The Pros and Cons of HD Remakes

Credit: Gamespot
 The Pros and Cons of HD Remakes

There's no denying that in the past few years we have seen a surge in titles of varying success being given graphical updates to cater to the shiny new generation of HD consoles.

I'm sure we all own at least one title that's a HD port and there's no shame in that. But with recent re-releases such as Final Fantasy X/X-2, Resident Evil 6, and Zelda: Twilight Princess, is this a sign that major game companies today are running out of original ideas? Or is it just another case of cynical attempts to acquire more noughts to the end of their annual revenue?

It's been a question that I've been thinking a lot about rather recently, after hearing someone moan about last month's E3 being largely focused on announcements to sequels or HD ports. Now I'd be quick to disagree, as there wasn't that many HD ports mentioned during those conferences, but it did make me realize the sheer amount the market has seen in recent years. It occurred around about the mid-point of last generation when we saw these "HD trilogy" ports to game series' arrive on the PS3 and Xbox 360. You could argue that this is a way of reliving the memories you had with these games with a facelift or classic games made to look more appealing to the average consumer.

Credit: Xbox Store/ CAPCOM
 And yes, I'd back up that point and also add that some of these games in their original formats aren't easy (or cheap) to come by these days. Ico and Shadow of the Colossus is a great example of that. They are highly regarded titles and due to their cult classic classification, they can cost quite dearly on auction sites. It's also nice to have the added trophy/achievement support for remastered titles. However as much as it makes sense to port pre-HD games onto HD consoles, the same can't be said for recent re-releases.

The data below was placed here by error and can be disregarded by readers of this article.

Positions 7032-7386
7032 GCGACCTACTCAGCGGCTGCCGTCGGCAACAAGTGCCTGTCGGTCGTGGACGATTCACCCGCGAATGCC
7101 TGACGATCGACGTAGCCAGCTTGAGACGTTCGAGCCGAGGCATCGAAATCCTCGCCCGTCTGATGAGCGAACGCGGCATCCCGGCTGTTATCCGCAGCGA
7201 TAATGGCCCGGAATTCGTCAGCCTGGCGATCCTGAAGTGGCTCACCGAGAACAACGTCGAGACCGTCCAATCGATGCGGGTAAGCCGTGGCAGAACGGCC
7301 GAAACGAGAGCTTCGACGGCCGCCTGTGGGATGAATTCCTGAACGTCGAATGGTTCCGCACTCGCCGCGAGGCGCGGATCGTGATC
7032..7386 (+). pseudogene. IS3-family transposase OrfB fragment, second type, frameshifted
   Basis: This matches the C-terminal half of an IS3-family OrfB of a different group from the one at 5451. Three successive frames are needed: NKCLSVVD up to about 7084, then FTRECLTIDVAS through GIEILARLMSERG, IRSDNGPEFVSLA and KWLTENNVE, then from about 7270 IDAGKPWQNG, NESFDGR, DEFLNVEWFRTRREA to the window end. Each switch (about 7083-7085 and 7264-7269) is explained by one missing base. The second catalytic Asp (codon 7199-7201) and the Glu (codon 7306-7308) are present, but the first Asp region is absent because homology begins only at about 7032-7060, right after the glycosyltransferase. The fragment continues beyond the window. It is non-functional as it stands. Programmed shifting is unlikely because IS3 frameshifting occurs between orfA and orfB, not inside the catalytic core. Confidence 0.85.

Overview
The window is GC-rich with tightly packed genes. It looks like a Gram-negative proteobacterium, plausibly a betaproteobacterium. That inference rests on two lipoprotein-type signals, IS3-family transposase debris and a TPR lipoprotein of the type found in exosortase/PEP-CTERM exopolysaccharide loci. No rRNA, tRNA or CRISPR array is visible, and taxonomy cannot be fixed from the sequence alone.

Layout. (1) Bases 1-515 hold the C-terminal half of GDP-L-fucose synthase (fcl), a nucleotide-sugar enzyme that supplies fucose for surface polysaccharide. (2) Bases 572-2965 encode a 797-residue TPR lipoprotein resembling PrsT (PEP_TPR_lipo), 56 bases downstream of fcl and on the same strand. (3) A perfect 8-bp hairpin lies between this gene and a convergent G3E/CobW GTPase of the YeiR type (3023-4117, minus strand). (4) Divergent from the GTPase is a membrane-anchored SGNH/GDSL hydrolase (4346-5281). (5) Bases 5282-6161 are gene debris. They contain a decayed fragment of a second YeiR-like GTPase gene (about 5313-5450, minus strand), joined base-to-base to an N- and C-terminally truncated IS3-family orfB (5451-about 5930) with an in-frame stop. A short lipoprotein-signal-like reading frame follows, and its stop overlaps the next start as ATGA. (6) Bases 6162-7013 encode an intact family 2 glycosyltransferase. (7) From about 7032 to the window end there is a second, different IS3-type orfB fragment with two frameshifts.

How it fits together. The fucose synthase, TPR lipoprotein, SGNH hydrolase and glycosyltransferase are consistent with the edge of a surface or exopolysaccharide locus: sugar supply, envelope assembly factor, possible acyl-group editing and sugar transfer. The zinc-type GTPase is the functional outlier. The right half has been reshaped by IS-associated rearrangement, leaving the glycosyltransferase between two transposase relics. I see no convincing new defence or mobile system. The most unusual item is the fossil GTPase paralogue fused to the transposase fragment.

The Last of Us, Tomb Raider, Dishonored, and God of War III are only a few examples of titles being remastered for current generation consoles, met with positive approval by fans and critics alike, but also raising questions as to why they are being given a remaster at all. As good as some of these titles are, I can't remember a time in which I wasn't able to find a copy of Dishonored anywhere at a reasonable price.

Credit: Xbox Store/ CAPCOM
Despite this, I am guilty of buying into a few of these titles on my current gen console, mainly because I haven't previously owned them and feel more inclined to play them on my PS4. A clear benefit to having these titles on your new primary console is that not everyone has multiple consoles plugged in and ready to go at the same time. But the graphical differences between ports of these recent games mainly fall between, "aw yeah, that looks prettier" or "it just looks slightly sharper".

One thing that needs to be addressed in regards to the inundation of these HD ports, games aren't cheap to make; and sometimes a single major release failing to sell can mean closed doors for certain developers or even the game series altogether (R.I.P. Medal of Honor). So whilst they can take risks with a new IPs or sequels, these remasters act like a kind of safety net financially for these companies. They're certainly cheaper to make than developing a brand new game from the ground up.

Credit: Xbox Store/ Deep Silver
So perhaps HD remasters, as daft as some of them seem, aren't going away any time soon. Sure, some will roll their eyes the next time they hear another game will be receiving the remastered treatment. But it could be because the development company has something else in store that the profitability of a remaster could facilitate in the future. Or we're all right with our cynical mindsets and they just want to make an extra buck out of us consumers. If so, congratulations! Here's a metaphorical medal made out of a slightly bigger amount of pixels than there were a couple of years ago.

Our apologies for the formatting issues on this article, i.e dead space between text.
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